Writer-director Jane Schoenbrun helms this creepypasta-like horror film about a teenager caught up in a bizarre online challenge
Horror has long dealt head-on with the effects of technology on our fragile, anxiety-ridden psyches. In the last decade alone, as computers and smartphones take over every aspect of our lives, screen horror, with films like Unfriended, Searching, and the pandemic-set breakout hit Host, has emerged as a natural successor to the found footage genre that dominated the ‘00s.
We’re All Going to the World’s Fair uses screen horror as its starting point, though it eschews the tendency towards jump scares apparent in the sub-genre’s biggest hits. Instead, director Jane Schoenbrun’s film assumes the tone of a creepypasta – viral horror stories posted on the internet and shared widely on message boards and online communities.
We follow Casey (Anna Cobb), a teenage girl who decides to take on something called the World’s Fair Challenge: you prick your finger with a pin and announce “I want to go to the world’s fair,” keeping followers updated with changes to your body in the weeks to come. Other users report growths on their arms and loss of bodily sensations. A middle-aged man, JLB (Michael J Rogers), approaches Casey online, claiming to offer advice for serious-level players, and the two start a strange, disconcerting relationship that could be read as grooming.
There’s no doubt that We’re All Going to the World’s Fair is a hugely ambitious work of lo-fi indie filmmaking that attempts to wrap its fingers around much of the vast, amorphous blob of internet culture. Virality, online identities, digital communities, all crashing together in this vast space which we are still struggling to comprehend. Much of the film depicts Casey’s vlogs on YouTube, picking up a handful of views each, or an endless algorithmic mix of what passes before Casey’s bored eyes. It's an endless jabber into the void in search of meaningful communication.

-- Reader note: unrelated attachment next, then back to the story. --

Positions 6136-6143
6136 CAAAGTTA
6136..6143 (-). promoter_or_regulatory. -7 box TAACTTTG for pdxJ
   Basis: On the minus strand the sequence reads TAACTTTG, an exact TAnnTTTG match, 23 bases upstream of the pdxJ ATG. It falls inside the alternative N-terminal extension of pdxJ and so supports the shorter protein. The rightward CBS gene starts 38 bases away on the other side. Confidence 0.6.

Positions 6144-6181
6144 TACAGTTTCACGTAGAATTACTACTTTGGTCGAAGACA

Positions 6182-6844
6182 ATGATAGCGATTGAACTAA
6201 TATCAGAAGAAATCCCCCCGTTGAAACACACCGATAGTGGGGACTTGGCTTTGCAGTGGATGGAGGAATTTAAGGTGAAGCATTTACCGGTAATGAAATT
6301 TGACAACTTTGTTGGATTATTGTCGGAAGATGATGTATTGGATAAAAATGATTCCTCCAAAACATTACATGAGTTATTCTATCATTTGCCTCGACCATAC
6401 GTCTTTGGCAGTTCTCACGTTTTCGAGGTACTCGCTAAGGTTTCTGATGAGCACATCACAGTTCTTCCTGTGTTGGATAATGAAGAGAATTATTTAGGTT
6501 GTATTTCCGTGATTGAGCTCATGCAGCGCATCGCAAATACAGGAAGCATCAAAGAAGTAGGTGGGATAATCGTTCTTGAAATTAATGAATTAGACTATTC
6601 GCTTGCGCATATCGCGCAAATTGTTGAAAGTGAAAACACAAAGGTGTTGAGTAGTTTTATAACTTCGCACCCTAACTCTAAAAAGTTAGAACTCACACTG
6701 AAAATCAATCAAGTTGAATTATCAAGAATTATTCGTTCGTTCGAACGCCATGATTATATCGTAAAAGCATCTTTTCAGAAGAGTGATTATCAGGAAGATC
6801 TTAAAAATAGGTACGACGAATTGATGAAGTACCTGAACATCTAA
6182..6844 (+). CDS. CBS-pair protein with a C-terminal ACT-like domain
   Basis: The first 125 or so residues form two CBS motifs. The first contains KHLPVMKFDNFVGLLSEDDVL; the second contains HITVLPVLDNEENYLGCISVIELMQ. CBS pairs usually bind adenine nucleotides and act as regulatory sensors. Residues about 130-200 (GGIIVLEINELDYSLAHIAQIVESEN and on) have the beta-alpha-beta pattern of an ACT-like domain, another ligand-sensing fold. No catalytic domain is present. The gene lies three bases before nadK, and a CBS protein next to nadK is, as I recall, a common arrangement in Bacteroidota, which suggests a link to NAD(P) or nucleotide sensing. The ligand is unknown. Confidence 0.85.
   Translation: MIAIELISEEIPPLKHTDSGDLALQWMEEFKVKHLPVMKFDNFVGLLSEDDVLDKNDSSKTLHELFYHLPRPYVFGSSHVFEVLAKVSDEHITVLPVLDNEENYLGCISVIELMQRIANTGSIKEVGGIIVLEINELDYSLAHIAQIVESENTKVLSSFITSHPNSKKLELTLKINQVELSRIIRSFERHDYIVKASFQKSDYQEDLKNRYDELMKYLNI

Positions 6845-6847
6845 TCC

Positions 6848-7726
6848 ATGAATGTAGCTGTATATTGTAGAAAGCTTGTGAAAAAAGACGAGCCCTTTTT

As a horror film, World's Fair is most effective in its first third, where it captures the existential terror of doomscrolling and the sudden interactions that crop up when you’re still online at 3am. The central premise – the idea that the internet is capable of generating some degree of mass psychosis and hysteria, with its promises of democratic utopia turned towards our darkest impulses – is not just interesting, but utterly terrifying. We very quickly get a sense of why Casey would see the attraction. Her life is some variant of small-town USA, a flat-pack land of box retail stores and cultural emptiness. Dangerous though it may be, the World’s Fair Challenge offers the capacity to at least join a community, even if that community is essentially a group of strangers talking only to themselves.
Where the film loses its way is in its decision to focus instead on the relationship between Casey and JLB in its latter half. Their light grooming dynamic is parlayed across a series of scenes in which both talk in half-whispered, mumbled dialogue. It’s a persistent problem in modern cinema that’s become lazy shorthand for interiority and in doing so the film loses much of its sociological power. Casey and JLB simply aren’t interesting enough in and of themselves – teenagers and middle-aged men are probably the most annoying online demographics out of everyone on the planet.
And yet, there’s something here. Amidst the film’s endless panoply of internet aesthetics, drip-fed under the late-night glow of the LED screen, there is the work of a brilliant, visually-challenging auteur: Jane Schoenbrun’s ideas are plentiful, even if the execution is not exactly fine-tuned.
We're All Going to the World's Fair is released in UK cinemas on 29 April.Where to watch